The changes at U.S. Soccer won't include a new CEO, while a couple of more potential candidates have bowed out of the running for federation president.
Despite all the talk of the U.S. Soccer presidential campaign, you could argue the most important executive in U.S. Soccer has been another figure, Dan Flynn, the CEO and general secretary since 2000.
Flynn has been responsible for taking U.S. Soccer from a deficit to its current surplus in excess of $130 million. Multiple sources say Flynn was planning to leave his position at U.S. Soccer next year, not least because he’s 62 and had a heart transplant not long ago. But those plans have changed with the U.S. men’s failure to qualify for the World Cup. If a new president is elected in February, Flynn wants to provide some stability on the business side during what is now an unstable time.
Flynn is appointed by the U.S. Soccer board and has a salary in the high six-figures.
Elsewhere around U.S. Soccer:
The nominations to become an official candidate for the U.S. Soccer presidency are due Dec. 12, and there remains hope among many that new candidates with tremendous credentials will emerge before then. We recently detailed which potentially good candidates had confirmed they are or are not interested in running for the unpaid position and can now add two more to that list of the latter.
Ivan Gazidis, the chief executive of Arsenal who spent 14 years working at MLS headquarters, confirmed that he loves his Arsenal job and won’t be running in the U.S. Soccer election. Meanwhile, Oliver Luck, a current NCAA executive and former Houston Dynamo president, says he’s happy in his current job and won’t be running for U.S. Soccer president.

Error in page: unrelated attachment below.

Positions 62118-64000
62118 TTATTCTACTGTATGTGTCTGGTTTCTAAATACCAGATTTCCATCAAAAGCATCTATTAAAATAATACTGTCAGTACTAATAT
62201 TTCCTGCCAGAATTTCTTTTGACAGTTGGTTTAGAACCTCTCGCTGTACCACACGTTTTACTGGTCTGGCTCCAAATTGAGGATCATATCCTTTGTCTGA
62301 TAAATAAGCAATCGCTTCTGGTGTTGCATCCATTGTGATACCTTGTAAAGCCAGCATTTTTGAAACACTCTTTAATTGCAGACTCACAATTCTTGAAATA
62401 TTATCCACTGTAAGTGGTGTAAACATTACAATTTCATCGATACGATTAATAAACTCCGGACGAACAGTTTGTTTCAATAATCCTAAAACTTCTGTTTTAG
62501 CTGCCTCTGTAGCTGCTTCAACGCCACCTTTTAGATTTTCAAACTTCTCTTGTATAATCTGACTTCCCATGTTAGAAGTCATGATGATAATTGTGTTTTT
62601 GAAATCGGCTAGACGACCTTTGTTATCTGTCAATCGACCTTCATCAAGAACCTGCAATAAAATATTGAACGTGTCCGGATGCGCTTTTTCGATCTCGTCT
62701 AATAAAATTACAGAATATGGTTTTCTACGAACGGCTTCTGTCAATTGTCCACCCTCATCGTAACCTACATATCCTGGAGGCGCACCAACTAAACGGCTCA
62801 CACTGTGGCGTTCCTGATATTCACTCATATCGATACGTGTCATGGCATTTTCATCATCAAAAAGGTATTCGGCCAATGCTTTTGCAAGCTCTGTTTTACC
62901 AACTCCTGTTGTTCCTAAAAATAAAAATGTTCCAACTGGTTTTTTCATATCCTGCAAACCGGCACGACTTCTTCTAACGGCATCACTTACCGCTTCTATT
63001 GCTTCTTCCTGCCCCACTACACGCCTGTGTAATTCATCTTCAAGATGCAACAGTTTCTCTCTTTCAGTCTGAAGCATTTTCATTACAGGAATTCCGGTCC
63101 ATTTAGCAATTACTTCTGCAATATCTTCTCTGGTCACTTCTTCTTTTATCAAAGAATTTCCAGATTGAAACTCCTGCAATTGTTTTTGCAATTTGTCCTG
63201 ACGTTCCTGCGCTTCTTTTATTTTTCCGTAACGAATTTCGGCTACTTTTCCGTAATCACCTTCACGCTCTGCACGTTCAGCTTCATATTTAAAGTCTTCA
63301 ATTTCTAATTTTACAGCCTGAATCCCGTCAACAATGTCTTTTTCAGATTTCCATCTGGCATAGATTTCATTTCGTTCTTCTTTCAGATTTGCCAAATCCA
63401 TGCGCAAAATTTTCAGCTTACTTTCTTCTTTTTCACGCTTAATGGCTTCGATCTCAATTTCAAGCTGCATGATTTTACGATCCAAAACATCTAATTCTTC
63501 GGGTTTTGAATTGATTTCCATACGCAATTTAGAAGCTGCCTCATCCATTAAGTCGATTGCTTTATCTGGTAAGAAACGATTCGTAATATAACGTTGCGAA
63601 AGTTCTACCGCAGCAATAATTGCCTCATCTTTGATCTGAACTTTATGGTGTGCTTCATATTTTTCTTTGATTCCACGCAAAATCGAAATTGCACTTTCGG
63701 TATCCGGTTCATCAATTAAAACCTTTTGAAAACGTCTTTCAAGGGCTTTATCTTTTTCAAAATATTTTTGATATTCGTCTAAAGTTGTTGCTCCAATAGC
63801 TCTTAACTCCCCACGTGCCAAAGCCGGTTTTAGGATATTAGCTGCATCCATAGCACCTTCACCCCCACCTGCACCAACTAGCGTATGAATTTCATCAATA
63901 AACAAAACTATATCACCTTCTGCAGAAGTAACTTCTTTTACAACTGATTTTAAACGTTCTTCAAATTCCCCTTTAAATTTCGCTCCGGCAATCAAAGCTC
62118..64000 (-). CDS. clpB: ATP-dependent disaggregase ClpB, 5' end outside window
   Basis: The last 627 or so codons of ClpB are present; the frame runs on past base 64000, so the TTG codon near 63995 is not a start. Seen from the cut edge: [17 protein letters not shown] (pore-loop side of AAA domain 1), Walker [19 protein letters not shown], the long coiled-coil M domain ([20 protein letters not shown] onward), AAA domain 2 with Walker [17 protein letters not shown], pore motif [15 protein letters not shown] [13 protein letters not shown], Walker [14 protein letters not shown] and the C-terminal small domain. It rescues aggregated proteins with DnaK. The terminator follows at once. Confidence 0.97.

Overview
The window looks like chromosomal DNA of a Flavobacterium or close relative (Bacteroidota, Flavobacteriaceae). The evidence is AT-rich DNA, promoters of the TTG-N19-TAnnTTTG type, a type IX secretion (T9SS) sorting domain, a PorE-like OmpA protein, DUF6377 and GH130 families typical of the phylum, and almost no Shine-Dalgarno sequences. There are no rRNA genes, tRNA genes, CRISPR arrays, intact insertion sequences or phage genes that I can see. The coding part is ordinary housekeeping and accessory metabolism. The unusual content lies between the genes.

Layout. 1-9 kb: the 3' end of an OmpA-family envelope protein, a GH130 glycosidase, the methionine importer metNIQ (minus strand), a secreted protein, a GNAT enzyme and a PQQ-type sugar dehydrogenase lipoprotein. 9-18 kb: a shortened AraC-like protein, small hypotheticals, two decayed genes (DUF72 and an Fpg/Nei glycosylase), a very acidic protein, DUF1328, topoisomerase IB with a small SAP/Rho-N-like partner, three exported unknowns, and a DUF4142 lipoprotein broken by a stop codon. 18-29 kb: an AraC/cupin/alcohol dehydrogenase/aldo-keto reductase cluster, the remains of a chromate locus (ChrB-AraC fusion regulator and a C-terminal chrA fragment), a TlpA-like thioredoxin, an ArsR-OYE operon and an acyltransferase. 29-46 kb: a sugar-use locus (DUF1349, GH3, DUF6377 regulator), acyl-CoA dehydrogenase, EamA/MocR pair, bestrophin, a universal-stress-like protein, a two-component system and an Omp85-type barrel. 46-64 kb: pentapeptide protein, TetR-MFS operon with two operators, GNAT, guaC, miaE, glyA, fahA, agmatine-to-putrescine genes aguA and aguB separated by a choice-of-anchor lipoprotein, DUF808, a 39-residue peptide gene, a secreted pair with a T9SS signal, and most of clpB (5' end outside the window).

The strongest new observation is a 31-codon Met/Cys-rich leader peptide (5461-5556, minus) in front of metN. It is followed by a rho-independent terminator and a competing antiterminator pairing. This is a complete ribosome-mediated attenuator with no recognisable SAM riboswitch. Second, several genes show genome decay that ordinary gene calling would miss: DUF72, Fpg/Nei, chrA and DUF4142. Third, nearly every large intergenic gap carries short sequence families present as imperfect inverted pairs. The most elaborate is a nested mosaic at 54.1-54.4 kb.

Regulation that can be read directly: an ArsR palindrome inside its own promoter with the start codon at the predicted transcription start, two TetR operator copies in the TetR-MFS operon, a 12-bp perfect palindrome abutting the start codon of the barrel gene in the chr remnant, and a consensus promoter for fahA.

Currently, Steve Gans and Paul Lapointe have declared their intentions to run and have the required three nominations to do so. Former U.S. men's great and current Fox Sports analyst Eric Wynalda has also stated he will be running, as has New York attorney Michael Winograd. Incumbent Sunil Gulati, who has run unopposed since taking the role in 2006, has yet to officially announce if he is running for a fourth term.
Last week The Guardian did a story on Alessandro Cupini, a 10-year-old sensation from the Kansas City area with over 40,000 Instagram followers who was said to be moving to Italy and signing with the academy of AS Roma after attending a camp there last summer. But there’s a catch. A source at Roma said the club has actually not invited Alessandro to join its academy.
The problem is that while Alessandro is trying to secure an Italian passport due to his family’s heritage, he does not have one yet. And Roma has no desire to run afoul of FIFA, which has cracked down on enforcing its rule that prevents kids under 18 from transferring between countries.
Alessandro’s father, Eddie, says the family is still planning to move to Italy next summer, but he knows they have to get Alessandro’s passport situation in order to join a pro team’s academy there.